United Nations: A staggering 2.2 billion people around the world suffer from eye conditions and visual impairment today, the UN health agency said on Tuesday, noting that ageing populations, changing lifestyles and limited access to eye care are among the main drivers of the rising numbers of people living with vision impairment.
Of the 2.2 billion people living with vision impairment or blindness, over one billion cases could have been prevented or have yet to be addressed. These billion people are not getting the care they need for conditions like short and far sightedness, glaucoma and cataract, according to the first World report on vision issued by the World Health Organization (WHO).
While welcoming recent successes in eliminating common conditions such as trachoma in eight countries, WHO highlighted evidence indicating that eye problems are increasingly linked to lifestyle choices, including screen time. Alarcos Cieza, who heads WHO's work to address blindness and vision impairment, told journalists in Geneva that youngsters are among those at risk.
"In children, one of the factors that may influence the increased number of children with myopia, is that children do not spend enough time outdoors. It is a trend that is already observed in some countries like in China," he said. "But of course, it is a trend that we can predict in other countries if they are an everyday habit, especially with child populations."
The organization said that the problem with staying inside, is that the lens in the eye rarely relaxes. "When you're indoors, the lens inside your eyes is in a complete flex state, or it's flexed but when you're outside, it's nice and relaxed," WHO's Stuart Keel said.
Pointing to recent scientific data from China investigating the "clear link" between time spent outdoors and the delayed onset of later-stage short-sightedness, Keel said that studies on "near-task" activities such as watching video on a tablet computer, were "not as conclusive at this stage".
According to the WHO's World Report On Vision, the burden of impairment tends to be greater in low and middle-income countries. Women also suffer disproportionately, along with migrants, indigenous peoples, and those with disabilities and rural communities.
"Eye conditions and vision impairment are widespread, and far too often they still go untreated," said Dr Tedros Adhanom Ghebreyesus, WHO Director-General. "It is unacceptable that 65 million people are blind or have impaired sight when their vision could have been corrected overnight with a cataract operation, or that over 800 million struggle in everyday activities because they lack access to a pair of glasses."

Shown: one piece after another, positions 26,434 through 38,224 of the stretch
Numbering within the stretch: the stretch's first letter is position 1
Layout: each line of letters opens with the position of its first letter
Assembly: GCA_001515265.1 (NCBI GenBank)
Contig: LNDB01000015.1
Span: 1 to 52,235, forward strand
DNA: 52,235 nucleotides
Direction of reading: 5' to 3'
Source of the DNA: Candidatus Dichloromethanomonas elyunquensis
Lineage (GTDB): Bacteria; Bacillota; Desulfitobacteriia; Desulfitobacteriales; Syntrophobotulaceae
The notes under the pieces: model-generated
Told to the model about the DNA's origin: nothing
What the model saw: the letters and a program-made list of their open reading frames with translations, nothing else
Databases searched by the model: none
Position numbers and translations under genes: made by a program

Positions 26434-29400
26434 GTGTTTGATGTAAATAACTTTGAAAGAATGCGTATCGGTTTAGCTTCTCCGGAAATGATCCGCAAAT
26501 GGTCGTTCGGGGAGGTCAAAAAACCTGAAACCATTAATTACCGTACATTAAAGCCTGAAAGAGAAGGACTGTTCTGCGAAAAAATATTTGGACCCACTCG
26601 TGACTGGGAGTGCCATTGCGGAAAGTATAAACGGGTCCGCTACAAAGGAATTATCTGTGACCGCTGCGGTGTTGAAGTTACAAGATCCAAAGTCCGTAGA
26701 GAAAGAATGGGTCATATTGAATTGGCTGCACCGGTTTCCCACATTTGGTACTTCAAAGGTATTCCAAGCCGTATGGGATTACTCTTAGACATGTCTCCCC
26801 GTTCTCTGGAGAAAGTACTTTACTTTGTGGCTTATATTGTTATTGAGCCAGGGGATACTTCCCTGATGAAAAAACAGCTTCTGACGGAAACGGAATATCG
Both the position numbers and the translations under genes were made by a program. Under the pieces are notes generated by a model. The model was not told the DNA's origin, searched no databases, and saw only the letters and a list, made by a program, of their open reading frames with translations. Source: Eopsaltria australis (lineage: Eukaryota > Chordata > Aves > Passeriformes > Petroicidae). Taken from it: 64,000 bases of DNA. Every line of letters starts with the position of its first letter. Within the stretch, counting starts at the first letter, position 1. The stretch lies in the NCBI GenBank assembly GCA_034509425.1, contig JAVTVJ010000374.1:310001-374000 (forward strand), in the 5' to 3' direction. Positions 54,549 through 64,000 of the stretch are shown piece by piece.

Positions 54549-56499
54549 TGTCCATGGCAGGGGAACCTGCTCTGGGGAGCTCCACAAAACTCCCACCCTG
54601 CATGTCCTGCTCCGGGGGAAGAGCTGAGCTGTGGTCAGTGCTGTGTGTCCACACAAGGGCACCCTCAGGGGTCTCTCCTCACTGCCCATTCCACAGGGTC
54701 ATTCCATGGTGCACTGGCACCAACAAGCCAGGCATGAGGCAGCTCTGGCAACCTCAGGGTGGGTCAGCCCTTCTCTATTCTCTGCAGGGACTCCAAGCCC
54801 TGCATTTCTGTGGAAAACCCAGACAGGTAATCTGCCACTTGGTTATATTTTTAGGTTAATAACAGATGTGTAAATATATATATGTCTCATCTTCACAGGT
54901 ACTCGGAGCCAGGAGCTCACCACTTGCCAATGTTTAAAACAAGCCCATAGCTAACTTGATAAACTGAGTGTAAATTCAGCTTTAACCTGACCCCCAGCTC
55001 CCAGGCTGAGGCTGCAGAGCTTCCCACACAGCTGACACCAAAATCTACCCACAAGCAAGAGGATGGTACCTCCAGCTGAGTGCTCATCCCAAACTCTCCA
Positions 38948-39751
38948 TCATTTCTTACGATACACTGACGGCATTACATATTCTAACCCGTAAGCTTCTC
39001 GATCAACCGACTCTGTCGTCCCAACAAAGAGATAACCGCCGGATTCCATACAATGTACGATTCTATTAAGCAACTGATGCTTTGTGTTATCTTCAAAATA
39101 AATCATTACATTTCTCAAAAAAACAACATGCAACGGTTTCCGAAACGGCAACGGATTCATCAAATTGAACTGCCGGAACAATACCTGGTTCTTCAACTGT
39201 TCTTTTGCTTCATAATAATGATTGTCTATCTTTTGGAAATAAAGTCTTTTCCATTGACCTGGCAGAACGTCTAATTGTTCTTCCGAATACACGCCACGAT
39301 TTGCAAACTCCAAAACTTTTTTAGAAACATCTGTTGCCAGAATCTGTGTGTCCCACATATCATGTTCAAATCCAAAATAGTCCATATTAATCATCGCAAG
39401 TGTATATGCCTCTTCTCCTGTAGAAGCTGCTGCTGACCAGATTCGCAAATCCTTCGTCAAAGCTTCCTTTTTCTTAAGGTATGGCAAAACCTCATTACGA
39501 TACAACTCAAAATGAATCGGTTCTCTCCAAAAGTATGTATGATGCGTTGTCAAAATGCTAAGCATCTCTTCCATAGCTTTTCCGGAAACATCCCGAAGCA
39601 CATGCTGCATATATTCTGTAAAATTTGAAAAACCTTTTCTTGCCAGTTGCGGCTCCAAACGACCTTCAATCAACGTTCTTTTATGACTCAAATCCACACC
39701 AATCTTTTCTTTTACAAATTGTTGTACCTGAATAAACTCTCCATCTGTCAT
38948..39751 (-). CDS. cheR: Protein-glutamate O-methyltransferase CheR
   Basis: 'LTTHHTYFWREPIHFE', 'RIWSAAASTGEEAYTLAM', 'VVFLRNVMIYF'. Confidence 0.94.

Population growth and ageing - along with lifestyle changes and urbanization - will also "dramatically increase" the number of people with eye conditions, vision impairment and blindness in the coming decades, the WHO report said.
One of the study's main findings is that prevention is key, since at least one billion people are living with sight problems that could have been avoided with timely treatment.
Addressing this backlog of vision impairment or blindness owing to short and far-sightedness, and cataracts, will require USD 14.3 billion, the agency said. It points out that prevention is particularly important in low-income regions including western and eastern sub-Saharan Africa and South Asia, where blindness rates are on average eight times higher than in high-income nations.
The combination of a growing and ageing population will also "significantly" increase the total number of people with eye conditions, but this too could be turned around with preventative measures.
Typical conditions that could be treated if diagnosed early, include diabetic eye disease, along with cataracts and glaucoma.
"Vision impairment should not be seen as part of the ageing process," Cieza said, "because if you receive the appropriate care, for example, in the case of glaucoma, you can prevent the vision impairment associated with glaucoma, or if you receive cataract surgery, you can avoid the visual impairment associated with cataracts."
Another key thrust of WHO's report is that high-quality eye care should be accessible to everyone, regardless of their income and location. To do this, treatment should be included in countries' national health plans as an essential part of the overall aim of achieving effective universal health coverage, it says.
Stronger integration of eye care is needed within national health services, including at primary health care level, to ensure that the eye care needs of more people are addressed, including through prevention, early detection, treatment and rehabilitation, the report said.